Cheaters and other in-game exploiters, beware! Valve is introducing a new feature into their popular FPS Counter Strike: Global Offensive that is designed to make sure any reports of disruptive or abusive behavior are properly dealt with. The new system, called Overwatch, allows Valve to enlist the CS:GO community in helping self-regulate any potential misbehavior.
According to the official FAQ, Overwatch is designed so that “investigators” (active community members chosen based on such factors as account age, hours played, Skill Group, and good standing within the community) can be easily presented with a dedicated Overwatch button which displays any active cases pending review. These cases contain archived replay footage, about ten minutes in length, of a specified player flagged for misconduct. After the investigator has finished reviewing the replay, they can select from three potential options to decide an outcome: “Majorly Disruptive (cheating), Minorly Disruptive (griefing),” or simply cite “Insufficient Evidence” if they remain undecided.
For those worried about the potential abuse of such power, Valve has a well-crafted system in place to ensure folks don’t take advantage of the ability to ban fellow players. For one thing, players will only be reviewed through the Overwatch system if they have a noticeably high rate of being reported; whether it be a series of reports in rapid succession or a large number of reports over time. Secondly, those under review will remain anonymous. Investigators viewing replay footage will notice that the subject-in-question’s name will be replaced with “The Suspect,” and all other secondary player names will be changed. Additionally, all voice and text chat will be omitted, so investigators will only have the action on-screen to judge the validity of a case without any outside bias. What’s more, a single vote is not enough to ban the alleged offender; if the system finds that multiple investigators have reached “an overwhelming verdict,” a final judgment will be reached accordingly.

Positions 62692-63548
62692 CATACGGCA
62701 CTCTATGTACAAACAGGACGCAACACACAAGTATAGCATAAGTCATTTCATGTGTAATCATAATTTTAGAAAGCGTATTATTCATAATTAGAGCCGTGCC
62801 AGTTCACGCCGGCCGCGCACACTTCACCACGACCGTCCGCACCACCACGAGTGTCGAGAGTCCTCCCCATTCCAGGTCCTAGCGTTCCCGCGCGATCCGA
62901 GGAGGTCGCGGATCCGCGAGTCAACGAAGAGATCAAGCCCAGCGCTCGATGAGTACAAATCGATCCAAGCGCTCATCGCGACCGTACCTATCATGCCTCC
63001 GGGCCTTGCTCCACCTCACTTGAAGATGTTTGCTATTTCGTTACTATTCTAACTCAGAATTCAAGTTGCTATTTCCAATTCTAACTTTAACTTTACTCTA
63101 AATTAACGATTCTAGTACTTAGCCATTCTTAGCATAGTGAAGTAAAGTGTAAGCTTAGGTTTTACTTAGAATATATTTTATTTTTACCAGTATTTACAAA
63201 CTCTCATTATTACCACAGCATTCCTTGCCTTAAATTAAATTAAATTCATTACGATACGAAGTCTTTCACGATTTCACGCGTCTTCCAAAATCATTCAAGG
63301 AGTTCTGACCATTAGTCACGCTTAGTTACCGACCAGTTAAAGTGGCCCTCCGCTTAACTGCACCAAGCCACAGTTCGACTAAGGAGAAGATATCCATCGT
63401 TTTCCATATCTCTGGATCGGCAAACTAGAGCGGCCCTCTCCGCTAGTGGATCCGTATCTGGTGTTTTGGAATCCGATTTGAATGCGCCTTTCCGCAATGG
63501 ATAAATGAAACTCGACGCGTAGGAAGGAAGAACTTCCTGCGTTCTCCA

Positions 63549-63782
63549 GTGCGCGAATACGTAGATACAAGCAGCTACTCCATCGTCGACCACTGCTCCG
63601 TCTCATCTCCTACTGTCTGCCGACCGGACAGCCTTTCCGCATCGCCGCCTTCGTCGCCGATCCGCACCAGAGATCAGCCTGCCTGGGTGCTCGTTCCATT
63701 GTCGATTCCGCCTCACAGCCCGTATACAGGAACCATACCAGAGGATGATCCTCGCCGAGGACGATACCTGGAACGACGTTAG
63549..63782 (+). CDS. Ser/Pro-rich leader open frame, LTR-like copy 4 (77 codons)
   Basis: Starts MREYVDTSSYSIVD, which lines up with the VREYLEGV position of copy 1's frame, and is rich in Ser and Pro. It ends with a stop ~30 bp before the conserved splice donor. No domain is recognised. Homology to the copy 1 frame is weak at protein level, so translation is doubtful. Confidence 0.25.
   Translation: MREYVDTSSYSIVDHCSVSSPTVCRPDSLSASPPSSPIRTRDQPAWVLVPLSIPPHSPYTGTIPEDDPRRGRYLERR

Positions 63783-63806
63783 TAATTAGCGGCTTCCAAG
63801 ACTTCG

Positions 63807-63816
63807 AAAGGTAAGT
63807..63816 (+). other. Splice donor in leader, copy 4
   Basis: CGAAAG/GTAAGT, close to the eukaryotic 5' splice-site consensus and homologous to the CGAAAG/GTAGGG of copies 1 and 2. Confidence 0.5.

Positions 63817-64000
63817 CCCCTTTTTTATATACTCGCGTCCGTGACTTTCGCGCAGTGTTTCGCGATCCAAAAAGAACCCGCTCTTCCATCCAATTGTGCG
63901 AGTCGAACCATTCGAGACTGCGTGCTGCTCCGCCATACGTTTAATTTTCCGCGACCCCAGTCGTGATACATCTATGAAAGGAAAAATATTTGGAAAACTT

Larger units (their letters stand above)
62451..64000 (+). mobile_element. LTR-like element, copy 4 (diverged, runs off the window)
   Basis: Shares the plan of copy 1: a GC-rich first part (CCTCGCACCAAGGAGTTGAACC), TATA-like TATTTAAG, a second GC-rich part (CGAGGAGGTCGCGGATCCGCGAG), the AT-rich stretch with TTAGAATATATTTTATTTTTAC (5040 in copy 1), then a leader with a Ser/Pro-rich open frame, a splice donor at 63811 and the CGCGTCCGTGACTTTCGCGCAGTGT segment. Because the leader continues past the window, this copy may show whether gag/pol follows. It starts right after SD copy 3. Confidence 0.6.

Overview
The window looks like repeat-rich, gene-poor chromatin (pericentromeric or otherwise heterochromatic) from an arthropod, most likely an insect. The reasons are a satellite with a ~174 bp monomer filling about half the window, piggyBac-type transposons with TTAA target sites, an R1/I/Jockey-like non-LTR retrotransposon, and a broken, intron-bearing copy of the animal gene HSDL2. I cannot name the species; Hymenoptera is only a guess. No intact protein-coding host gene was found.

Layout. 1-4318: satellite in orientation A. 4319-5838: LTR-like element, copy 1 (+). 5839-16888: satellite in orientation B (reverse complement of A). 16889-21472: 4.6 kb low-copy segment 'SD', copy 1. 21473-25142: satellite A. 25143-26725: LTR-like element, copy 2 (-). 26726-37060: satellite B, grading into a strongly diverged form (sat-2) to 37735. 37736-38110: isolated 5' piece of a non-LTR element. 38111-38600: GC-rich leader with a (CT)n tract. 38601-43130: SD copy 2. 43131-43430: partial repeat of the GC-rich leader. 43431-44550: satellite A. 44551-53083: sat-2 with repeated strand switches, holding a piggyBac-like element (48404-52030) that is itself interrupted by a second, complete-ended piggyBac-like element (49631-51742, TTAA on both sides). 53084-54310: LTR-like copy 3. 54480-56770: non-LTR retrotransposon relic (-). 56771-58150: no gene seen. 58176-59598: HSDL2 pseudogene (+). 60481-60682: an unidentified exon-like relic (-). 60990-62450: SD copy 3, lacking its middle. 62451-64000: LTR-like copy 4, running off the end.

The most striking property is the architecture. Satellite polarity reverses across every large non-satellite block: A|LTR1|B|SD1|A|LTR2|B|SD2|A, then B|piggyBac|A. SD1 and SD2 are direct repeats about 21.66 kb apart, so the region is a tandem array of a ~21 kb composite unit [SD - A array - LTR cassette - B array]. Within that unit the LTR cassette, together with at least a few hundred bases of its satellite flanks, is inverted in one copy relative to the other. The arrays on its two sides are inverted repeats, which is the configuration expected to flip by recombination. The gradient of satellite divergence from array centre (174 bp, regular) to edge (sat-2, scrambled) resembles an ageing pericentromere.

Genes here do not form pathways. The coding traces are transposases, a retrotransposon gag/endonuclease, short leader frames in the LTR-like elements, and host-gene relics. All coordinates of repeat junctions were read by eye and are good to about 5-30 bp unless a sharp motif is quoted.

Finally, to ensure that investigators take the job seriously, only those with higher investigator scores (which are increased by successful case evaluations via selecting the most popular verdict) will be asked to frequently review new cases. This means that only those who carefully review and understand the CS:GO community rules and guidelines will have the most influence.
Having gamers police each other is often a tricky system to implement, but Valve seems confident this will be an effective way to deter cheating and other forms of exploitation. If the system works as smoothly as they intend, it should serve as a fair and democratic approach to peer regulation. I’ll be interested to see how well the Overwatch feature holds up a year from now.
What do you guys and gals think about Overwatch? Do you trust the most active members of your gaming communities to help police the rest of the players? Or would you rather all the decision-making be left up to developers like Valve? Share your thoughts below, and don’t forget to like IGXPro on Facebook, follow us on Twitter, or give us the ‘ol +1 on Google+.